Ferrari have attempted to deflect suggestions that the appearance of the insignia of the Italian navy on their race cars this weekend is connected to the decision by Indian legal authorities to prosecute two Italian marines over an incident earlier in the year.

The two marines - Massimiliano Latorre and Salvatore Gironehave - have been charged with murder over the shooting in February of two Indian fishermen in international waters off the coast of the southern Indian state of Kerala. The two men have been granted bail but must stay in India until trial.

However, the FIA International Sporting Code and Article 1 of the governing body's statutes forbids F1 cars to carry any sort of racial, political or religious at Grand Prix events.

Related Articles

The original statement noting the addition of the Italian naval insignia to the cars stated that "Ferrari pays tribute to one of the outstanding entities of our country, also in the hope that the Indian and Italian authorities will soon find a solution to the situation currently involving two sailors from the Italian Navy.

A new statement on the website on Friday added: "With all the respect due to the Indian Authorities, Ferrari wishes to make it clear that this initiative does not have, nor should it be seen as having, any political implication."

Ferrari team boss Stefano Domenicali was asked about the matter at several times during the team principals' press conference on Friday, but he did his best to deflect questions.

"There was a press release that was done two days ago, so if you want any clarification of that, our press office is absolutely very pleased to answer to your question," he said. "There's nothing that I want to into very specifically because it's not really the place where I should do it.

"I don't think this is a matter for this press conference to discuss this subject, to be honest," he added. "As I said, if you have any questions or doubt about it, we have our press office available to you."

Pressed a third time about the matter, Domenicali strongly denied that the press releases had made any point regarding the two sailors.

"I think that if you look at what is written [on the website], it is not really what you are saying," he countered to the persistent questioning form the reporters. "I think that you have to refer to that, to be honest, and look what is written exactly, and the reason why we put that on.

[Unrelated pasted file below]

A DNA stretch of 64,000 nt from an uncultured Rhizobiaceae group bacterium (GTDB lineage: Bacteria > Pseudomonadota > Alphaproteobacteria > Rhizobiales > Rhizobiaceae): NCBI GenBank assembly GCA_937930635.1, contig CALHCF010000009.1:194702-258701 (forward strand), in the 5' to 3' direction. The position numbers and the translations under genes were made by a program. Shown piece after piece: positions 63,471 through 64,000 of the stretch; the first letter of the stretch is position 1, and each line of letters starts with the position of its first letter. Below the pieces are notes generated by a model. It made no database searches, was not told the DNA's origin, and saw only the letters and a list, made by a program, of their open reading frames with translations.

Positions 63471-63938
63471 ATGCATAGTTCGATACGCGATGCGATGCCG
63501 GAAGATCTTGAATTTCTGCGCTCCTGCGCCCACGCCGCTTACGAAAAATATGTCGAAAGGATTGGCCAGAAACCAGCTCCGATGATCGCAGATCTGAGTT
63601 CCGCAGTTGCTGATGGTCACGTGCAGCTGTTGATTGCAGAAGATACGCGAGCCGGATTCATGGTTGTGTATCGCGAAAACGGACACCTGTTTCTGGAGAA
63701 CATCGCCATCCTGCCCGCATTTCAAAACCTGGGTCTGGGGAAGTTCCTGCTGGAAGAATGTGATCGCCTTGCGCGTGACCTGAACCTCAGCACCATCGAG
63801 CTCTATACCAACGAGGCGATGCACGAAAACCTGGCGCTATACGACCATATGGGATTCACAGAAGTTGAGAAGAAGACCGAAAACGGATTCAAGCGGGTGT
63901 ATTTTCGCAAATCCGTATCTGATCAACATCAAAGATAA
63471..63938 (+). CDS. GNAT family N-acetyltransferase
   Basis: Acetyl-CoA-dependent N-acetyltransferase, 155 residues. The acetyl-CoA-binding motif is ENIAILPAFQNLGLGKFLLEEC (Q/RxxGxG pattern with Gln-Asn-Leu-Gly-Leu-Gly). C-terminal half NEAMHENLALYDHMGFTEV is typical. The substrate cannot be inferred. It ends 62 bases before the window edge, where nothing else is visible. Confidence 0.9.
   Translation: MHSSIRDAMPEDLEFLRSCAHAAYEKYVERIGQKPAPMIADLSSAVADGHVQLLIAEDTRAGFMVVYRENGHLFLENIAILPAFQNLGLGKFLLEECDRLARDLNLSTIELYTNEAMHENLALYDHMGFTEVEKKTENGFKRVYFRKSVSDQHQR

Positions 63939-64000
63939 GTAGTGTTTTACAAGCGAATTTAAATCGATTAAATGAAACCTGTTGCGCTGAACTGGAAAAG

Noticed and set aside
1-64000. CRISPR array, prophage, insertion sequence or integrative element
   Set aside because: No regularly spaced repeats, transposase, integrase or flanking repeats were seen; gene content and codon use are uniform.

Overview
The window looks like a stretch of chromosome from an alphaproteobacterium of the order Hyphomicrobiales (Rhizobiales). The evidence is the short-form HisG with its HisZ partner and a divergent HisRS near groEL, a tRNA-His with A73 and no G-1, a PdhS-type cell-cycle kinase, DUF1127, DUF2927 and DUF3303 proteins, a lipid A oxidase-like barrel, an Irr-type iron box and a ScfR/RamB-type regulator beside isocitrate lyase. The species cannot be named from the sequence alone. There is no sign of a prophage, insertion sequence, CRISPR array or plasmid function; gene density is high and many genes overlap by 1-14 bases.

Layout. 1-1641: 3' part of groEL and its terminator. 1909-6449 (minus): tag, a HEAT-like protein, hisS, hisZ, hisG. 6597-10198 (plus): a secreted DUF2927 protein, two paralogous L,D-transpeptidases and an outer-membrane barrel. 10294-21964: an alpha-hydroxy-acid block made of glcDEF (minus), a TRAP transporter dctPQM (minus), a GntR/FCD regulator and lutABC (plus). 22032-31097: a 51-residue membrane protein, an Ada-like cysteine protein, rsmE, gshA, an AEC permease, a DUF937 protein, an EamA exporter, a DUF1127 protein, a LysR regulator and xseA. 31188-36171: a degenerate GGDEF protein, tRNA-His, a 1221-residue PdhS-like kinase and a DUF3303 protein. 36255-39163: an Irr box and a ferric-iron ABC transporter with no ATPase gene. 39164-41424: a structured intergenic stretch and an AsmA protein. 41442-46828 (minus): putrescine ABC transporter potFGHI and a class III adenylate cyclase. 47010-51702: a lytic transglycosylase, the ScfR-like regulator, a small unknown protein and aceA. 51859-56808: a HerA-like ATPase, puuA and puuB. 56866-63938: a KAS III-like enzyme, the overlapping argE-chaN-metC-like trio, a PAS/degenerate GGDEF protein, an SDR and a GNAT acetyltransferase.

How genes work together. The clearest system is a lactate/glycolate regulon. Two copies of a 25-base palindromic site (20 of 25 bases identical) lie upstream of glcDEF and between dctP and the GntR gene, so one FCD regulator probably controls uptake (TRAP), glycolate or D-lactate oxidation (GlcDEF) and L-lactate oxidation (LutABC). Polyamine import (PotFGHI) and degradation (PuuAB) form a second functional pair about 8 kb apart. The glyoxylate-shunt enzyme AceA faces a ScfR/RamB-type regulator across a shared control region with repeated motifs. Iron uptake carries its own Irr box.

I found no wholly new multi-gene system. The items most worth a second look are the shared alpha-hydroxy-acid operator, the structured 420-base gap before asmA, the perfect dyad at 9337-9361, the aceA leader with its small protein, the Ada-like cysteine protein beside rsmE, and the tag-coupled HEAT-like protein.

"There's not any political intention or discussion in that," he insisted. "If you look at that, that's really what is written."

When the issue was raised with him later in the day, Bernie Ecclestone reiterated that F1 is apolitical.

"What we'd do, we'd look at the national sporting authority here to have a look at that," he said. "We are not political."

The Federation of Motor Sport Clubs of India subsequently released a statement in which they stated that they accepted Ferrari's reassurances that the flag insignia did not breach the spirit of the FIA regulations.

"The FMSCI would like to maintain that the FIA code of motorsport is apolitical and non-religious and the FMSCI will not permit motorsports to be politicised in any manner," said the Federation's president Vicky Chandhok after meeting the Ferrari team principal on Saturday. "Stefano Domenicali has confirmed their initiative of carrying their national navy flag does not have, and should not be seen as, having any political implication.

"FMSCI firmly believes carrying their national navy flag will not have any effect on the case pending before the Indian courts," he added. "The FMSCI will not permit any attempt to subvert the process of justice by politicising the event."

That meant Ferrari will not be asked to remove the insignia before the Grand Prix on Sunday.

The addition of the flag on the Ferrari cars had been welcomed earlier in the week by the Italian government, but has been criticised by their counterparts in the Indian foreign ministry who had said that it was "not in keeping with the spirit of any sport".